Probate is the Court-sanctioned process of administering a Will, by officially appointing the person in charge (the Personal Representative, more commonly known as the Executor). The Personal Representative assembles the assets, takes care of taxes, creditors, and other business, and distributes the estate in accordance with the Will.
Probate is also used when a person dies without a Will. The Court appoints an Executor (referred to as an Administrator when there is no Will, though they’re also called Personal Representative) to perform these same tasks, except that the estate is distributed to “heirs” under the intestacy laws. Heirs are generally the next of kin and can include the spouse, the children, or more remote relatives of the person who passed, in order of priority set by law.
“Probate” can sound overwhelming but isn't usually as burdensome as the name seems to imply. In an estate with enough assets to pay all claims against it, Washington law allows the Personal Representative to act without Court involvement on nearly all matters, saving a significant amount of time and money.
Persons with larger or more complex estates might want to avoid probate. Those with out-of-state assets, a desire for privacy, or a need to plan the transition of management of assets, should consider using a Living Trust as their primary estate instrument rather than a Will.
In addition, some types of holdings, including life insurance, retirement benefits, and joint accounts, pass by their own designations. A Will or Living Trust will not affect them. They should be thoughtfully coordinated with an overall plan.
It is essential to have proper legal advice to see that the different elements of one's estate will flow in desired directions and to have the right persons named to handle the process.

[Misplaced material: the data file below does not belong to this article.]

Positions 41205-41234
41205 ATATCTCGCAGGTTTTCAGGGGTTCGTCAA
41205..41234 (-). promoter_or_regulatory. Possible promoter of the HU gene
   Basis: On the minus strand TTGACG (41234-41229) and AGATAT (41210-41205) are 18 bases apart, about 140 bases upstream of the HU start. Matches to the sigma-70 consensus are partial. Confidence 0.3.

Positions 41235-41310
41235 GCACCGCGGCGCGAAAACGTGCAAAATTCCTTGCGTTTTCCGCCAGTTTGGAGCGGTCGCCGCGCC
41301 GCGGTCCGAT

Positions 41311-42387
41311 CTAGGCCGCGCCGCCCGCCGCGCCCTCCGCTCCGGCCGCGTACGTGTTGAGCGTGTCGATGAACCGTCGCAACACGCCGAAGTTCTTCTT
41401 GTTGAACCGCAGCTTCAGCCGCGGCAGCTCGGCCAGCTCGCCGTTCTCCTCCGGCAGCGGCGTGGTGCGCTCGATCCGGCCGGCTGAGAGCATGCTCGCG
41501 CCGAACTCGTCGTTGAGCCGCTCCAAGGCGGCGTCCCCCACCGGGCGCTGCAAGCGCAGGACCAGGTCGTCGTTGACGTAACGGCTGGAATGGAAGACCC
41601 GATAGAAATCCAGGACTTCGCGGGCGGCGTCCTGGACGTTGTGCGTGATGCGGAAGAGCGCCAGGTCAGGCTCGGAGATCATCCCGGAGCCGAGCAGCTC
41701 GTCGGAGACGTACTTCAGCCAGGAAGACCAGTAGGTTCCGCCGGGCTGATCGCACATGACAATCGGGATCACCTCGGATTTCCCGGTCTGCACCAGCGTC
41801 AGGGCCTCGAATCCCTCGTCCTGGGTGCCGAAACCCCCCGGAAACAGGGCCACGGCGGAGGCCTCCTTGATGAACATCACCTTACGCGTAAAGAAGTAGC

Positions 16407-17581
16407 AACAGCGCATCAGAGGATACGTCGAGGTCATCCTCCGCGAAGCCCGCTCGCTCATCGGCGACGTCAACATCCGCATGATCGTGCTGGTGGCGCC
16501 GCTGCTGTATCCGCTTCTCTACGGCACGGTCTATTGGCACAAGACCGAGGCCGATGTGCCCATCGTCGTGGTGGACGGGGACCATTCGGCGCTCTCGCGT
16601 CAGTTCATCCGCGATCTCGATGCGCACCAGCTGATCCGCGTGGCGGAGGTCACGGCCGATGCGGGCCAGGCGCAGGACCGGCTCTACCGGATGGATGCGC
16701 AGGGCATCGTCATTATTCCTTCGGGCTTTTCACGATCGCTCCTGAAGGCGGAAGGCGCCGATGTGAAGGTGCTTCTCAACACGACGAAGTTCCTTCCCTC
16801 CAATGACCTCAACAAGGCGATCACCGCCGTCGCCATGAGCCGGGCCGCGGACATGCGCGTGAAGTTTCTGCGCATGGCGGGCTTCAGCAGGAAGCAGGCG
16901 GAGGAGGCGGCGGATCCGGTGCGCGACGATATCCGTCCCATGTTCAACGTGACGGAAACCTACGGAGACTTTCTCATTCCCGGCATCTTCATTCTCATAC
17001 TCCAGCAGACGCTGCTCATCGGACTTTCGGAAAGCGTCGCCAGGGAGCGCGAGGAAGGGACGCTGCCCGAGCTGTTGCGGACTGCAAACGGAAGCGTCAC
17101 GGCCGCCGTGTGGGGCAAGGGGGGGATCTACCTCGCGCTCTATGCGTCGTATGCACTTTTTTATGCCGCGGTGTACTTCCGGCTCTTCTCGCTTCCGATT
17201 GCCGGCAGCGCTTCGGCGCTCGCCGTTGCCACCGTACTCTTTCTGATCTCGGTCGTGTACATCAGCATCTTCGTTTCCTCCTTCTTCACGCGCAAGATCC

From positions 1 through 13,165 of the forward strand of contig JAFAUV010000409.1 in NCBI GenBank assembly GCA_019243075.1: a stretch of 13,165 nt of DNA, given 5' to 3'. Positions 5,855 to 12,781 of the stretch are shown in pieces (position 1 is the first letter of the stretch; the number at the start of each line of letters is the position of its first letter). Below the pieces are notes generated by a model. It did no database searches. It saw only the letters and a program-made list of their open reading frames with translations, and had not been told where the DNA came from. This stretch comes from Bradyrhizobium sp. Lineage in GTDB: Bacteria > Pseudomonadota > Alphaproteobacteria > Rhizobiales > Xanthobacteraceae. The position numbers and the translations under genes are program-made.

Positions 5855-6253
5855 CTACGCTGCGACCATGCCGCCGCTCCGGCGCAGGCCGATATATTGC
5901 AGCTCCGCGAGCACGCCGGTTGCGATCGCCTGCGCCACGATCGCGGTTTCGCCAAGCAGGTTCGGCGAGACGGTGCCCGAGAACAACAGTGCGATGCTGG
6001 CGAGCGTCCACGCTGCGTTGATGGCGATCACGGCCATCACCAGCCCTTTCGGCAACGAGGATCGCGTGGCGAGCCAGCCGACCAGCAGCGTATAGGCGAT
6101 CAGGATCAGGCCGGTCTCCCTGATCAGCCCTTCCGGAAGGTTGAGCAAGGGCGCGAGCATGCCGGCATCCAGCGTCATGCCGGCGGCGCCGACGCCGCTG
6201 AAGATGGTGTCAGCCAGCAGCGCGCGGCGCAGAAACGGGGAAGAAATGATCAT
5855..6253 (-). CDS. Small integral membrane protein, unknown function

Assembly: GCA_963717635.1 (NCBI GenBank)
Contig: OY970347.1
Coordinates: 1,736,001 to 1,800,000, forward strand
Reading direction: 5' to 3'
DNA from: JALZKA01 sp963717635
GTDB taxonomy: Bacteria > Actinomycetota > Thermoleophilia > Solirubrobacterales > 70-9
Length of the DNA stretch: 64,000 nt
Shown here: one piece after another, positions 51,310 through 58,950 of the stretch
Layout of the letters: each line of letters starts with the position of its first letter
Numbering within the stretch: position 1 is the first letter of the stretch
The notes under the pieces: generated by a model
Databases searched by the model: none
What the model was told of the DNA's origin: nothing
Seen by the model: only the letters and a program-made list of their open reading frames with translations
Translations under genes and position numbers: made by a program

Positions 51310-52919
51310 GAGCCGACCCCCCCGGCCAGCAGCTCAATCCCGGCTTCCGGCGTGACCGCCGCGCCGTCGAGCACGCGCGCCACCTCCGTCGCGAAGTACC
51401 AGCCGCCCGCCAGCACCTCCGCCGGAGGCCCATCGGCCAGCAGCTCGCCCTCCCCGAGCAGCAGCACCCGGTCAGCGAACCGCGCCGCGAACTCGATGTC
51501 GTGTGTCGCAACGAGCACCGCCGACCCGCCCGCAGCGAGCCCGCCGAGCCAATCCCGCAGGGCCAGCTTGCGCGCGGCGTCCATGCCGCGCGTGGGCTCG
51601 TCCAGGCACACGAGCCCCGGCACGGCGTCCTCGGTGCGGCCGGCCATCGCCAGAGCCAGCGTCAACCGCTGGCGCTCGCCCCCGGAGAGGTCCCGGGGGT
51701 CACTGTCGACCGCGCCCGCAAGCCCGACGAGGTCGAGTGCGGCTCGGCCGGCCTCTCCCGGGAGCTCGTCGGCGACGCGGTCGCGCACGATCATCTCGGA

If I have a will, why do I need probate?
A will isn’t legally effective until it has been probated by the Court. When the Court accepts the Will for probate, it also appoints an Executor. Until then, the person named in the Will to be the Executor is just the nominated Executor.
Does there need to be a probate when it’s a small estate?
Washington has a Small Estate Affidavit procedure for people whose assets total less than $100,000 and don’t include real estate. In those cases, no probate is required. Family members often still need help drafting the small estate affidavit, using it to claim assets, understanding which bills to pay, notifying creditors, and distributing assets to beneficiaries. Additionally, the Small Estate Affidavit procedure can help when the estate is larger, but most of the assets pass to beneficiaries via beneficiary designations or a Living Trust.
Does there need to be a probate when the person’s debts exceed their assets?
Often there is no need for a probate when there is an insolvent estate. Family members inform creditors that there was no probate. Creditors are allowed to open a probate themselves if they believe there are assets they are entitled to.
Does there need to be a probate when there is a reverse mortgage?
Generally, there is no need for a probate with a reverse mortgage. Family members send a death certificate to the mortgage company, and the company forecloses on the house. However, when the real estate market is doing well, family members often are surprised to learn that the value of the home exceeds the amount owed on the reverse mortgage. They may choose to open a probate to sell the house, pay off the mortgage and keep the equity, or purchase the home themselves. Note, however, that reverse mortgages usually include significant fees that must also be paid.